By now, we’re all well aware that breast is best, whenever possible. And ‘breast’ doesn’t necessarily have to mean actual breastfeeding. When times arise where breastfeeding isn’t possible, taking steps to ensure your new addition has access to breastmilk is the next best thing.
Many studies demonstrate the benefits of breastmilk. However, new research is showing even better benefits. A recent article in The Huffington Post outlined research out of Greece, showing toddlers breastfed for longer than six months scored highest on cognitive, language and motor development tests, versus non-breastfed toddlers.
In the tests, scientists from the University of Crete used data from a long-term study of 540 mothers and their children. Of the 89 percent who were breastfed: Reporting in the Journal of Epidemiology and Community Health, the researchers found that any amount of breastfeeding was beneficial to the babies long term development.
Breastfed babies scored higher on cognitive, receptive communication, and fine motor portions of the test than children who were not breastfed. The children who were breastfed for longer than six months scored highest on those same cognitive, receptive and expressive communication and fine motor sections of the testing.
As the article points out, this study alone doesn’t prove breastfeeding equals better development, but as Dr. Dimitri Christakis, professor of pediatrics at the University of Washington and director of the Center for Child Health, Behavior and Development at Seattle Children's Research Institute said, “I think that the evidence is now of sufficient quality that we can close the book on these benefits and focus instead on how do we succeed in promoting breast-feeding because all of the studies, including this one, that have looked at it have found a linear relationship, which is to say that the benefits accrue with each additional month that a child is breastfed.”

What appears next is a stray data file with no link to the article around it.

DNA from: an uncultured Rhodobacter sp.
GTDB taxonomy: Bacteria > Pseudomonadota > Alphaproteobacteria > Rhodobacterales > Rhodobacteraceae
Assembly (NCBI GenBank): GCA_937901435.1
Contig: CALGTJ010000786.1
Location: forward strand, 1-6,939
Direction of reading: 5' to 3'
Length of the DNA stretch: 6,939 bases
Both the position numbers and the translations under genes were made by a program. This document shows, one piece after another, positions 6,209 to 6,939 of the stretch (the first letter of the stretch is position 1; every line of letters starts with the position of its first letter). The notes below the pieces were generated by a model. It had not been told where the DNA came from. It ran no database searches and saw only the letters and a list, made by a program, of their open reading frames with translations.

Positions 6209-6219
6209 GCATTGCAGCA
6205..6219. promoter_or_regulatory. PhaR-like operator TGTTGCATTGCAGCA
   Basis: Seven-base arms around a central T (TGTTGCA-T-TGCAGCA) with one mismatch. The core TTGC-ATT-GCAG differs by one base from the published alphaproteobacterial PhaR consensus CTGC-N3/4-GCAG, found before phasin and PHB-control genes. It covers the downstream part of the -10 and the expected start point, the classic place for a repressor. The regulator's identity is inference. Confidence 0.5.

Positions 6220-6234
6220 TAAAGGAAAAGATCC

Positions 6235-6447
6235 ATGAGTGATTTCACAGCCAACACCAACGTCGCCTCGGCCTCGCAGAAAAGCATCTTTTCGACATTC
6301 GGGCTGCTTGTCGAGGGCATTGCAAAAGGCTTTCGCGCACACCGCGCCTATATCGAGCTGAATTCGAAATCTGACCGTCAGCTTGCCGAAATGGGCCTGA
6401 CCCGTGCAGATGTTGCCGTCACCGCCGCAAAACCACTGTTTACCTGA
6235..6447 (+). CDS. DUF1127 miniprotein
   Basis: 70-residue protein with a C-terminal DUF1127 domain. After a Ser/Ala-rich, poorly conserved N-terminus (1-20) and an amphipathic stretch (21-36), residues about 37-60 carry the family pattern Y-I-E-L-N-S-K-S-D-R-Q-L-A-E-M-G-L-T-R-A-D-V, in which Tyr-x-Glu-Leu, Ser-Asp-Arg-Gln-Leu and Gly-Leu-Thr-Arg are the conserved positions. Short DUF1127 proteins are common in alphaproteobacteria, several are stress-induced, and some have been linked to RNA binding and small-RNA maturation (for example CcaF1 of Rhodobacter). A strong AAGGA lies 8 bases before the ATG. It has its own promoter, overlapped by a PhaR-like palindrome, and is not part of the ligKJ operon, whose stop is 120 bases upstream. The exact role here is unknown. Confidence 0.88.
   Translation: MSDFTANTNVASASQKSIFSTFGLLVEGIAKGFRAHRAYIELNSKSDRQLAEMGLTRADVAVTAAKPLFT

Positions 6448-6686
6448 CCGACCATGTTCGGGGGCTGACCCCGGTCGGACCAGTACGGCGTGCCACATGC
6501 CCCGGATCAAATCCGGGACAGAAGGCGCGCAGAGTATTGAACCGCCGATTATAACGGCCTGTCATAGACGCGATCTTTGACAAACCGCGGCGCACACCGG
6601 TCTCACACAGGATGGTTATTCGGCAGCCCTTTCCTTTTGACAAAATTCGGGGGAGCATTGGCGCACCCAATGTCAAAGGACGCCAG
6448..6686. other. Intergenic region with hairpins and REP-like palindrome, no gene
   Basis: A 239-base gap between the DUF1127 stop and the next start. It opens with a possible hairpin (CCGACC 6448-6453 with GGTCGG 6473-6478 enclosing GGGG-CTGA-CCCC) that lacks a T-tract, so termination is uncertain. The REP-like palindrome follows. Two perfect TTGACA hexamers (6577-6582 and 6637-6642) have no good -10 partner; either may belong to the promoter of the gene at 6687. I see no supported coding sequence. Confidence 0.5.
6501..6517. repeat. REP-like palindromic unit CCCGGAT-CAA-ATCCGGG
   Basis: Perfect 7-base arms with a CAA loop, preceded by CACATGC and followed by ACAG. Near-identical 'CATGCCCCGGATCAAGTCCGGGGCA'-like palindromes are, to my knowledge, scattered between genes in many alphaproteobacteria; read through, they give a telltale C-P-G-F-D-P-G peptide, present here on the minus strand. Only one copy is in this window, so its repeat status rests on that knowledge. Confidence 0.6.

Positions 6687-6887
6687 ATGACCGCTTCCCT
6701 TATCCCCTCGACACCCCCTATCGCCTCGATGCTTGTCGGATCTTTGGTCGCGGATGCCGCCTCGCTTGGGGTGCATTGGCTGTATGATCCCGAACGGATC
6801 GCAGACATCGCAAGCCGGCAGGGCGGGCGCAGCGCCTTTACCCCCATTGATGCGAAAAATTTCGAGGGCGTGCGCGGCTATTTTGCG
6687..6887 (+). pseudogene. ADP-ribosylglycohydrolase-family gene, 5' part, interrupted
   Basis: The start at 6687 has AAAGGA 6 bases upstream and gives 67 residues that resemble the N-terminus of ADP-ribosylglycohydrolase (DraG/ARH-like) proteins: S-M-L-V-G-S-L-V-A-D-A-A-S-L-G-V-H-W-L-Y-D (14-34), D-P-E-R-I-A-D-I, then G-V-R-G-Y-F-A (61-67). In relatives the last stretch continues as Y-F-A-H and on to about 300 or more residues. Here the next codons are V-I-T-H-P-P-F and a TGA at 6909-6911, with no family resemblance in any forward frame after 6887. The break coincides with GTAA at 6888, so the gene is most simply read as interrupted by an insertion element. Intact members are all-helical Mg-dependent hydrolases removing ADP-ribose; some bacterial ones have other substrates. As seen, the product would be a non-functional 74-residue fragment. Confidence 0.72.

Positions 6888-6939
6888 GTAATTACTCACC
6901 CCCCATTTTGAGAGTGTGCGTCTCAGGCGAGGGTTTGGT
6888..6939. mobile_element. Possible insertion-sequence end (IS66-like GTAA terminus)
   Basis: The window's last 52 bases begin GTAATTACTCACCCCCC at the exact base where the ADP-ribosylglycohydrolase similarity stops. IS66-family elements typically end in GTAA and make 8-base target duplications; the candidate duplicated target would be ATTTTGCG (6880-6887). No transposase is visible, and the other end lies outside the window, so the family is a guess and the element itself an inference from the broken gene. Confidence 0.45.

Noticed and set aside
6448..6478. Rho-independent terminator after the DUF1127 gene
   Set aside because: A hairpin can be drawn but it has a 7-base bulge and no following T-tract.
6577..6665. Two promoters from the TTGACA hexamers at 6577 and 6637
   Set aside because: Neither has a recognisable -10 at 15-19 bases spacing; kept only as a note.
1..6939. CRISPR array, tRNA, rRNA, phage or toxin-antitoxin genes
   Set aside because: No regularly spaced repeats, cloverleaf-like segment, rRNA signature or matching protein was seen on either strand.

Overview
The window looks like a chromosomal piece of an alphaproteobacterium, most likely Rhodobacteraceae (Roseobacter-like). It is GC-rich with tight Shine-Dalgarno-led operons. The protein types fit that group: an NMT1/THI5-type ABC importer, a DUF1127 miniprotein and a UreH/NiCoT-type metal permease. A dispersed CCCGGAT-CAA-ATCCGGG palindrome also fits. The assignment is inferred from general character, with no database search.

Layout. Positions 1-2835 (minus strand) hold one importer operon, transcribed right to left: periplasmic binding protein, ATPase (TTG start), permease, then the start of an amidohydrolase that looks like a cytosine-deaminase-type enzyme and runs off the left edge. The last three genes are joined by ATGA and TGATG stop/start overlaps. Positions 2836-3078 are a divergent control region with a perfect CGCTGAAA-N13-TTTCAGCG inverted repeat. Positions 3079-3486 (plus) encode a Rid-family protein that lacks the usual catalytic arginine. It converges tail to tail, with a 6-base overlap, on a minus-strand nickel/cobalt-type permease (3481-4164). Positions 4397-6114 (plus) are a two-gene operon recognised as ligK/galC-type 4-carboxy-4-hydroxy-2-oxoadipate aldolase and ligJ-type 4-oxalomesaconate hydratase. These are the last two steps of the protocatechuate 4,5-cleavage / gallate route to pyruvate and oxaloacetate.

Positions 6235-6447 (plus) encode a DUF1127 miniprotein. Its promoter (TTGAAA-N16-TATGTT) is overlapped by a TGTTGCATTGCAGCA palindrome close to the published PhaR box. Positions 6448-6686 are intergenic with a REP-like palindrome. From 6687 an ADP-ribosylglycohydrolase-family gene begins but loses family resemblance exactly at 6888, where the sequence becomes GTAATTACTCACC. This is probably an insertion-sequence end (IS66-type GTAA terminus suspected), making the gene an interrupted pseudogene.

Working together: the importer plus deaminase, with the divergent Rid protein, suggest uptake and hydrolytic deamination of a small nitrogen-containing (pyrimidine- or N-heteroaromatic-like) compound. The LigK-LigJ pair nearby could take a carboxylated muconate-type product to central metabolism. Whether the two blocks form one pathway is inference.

One of the biggest obstacles faced by mothers who want to extend their breastfeeding beyond three to four months is returning to work. We’ve written extensively about some of the concerns moms have when re-entering the workforce postpartum, including maintaining work-life balance, mother’s guilt, and the practical issues of what to wear to make it easy if you continue to pump while at the office. Test after test, we’re seeing more and more the clear connection between breastfeeding and healthier children. The more support breastfeeding moms get - in the workforce, and from friends and family - the better it will be in the long run for all of us – babies included!.
- Better resistance to disease and infection early in life than formula-fed children.
- Reduced risk of contracting a number of diseases during adolescence, including juvenile diabetes, multiple sclerosis, heart disease, and cancer.
- And for moms - less chance of developing osteoporosis later in life, help losing weight gained during pregnancy, and a lower risk of breast, uterine and ovarian cancer in the long run.
- Thirteen percent were breastfed for less than one month.
- Fifty-two percent for between one and six months.
- And 35 percent were breastfed for longer than six months.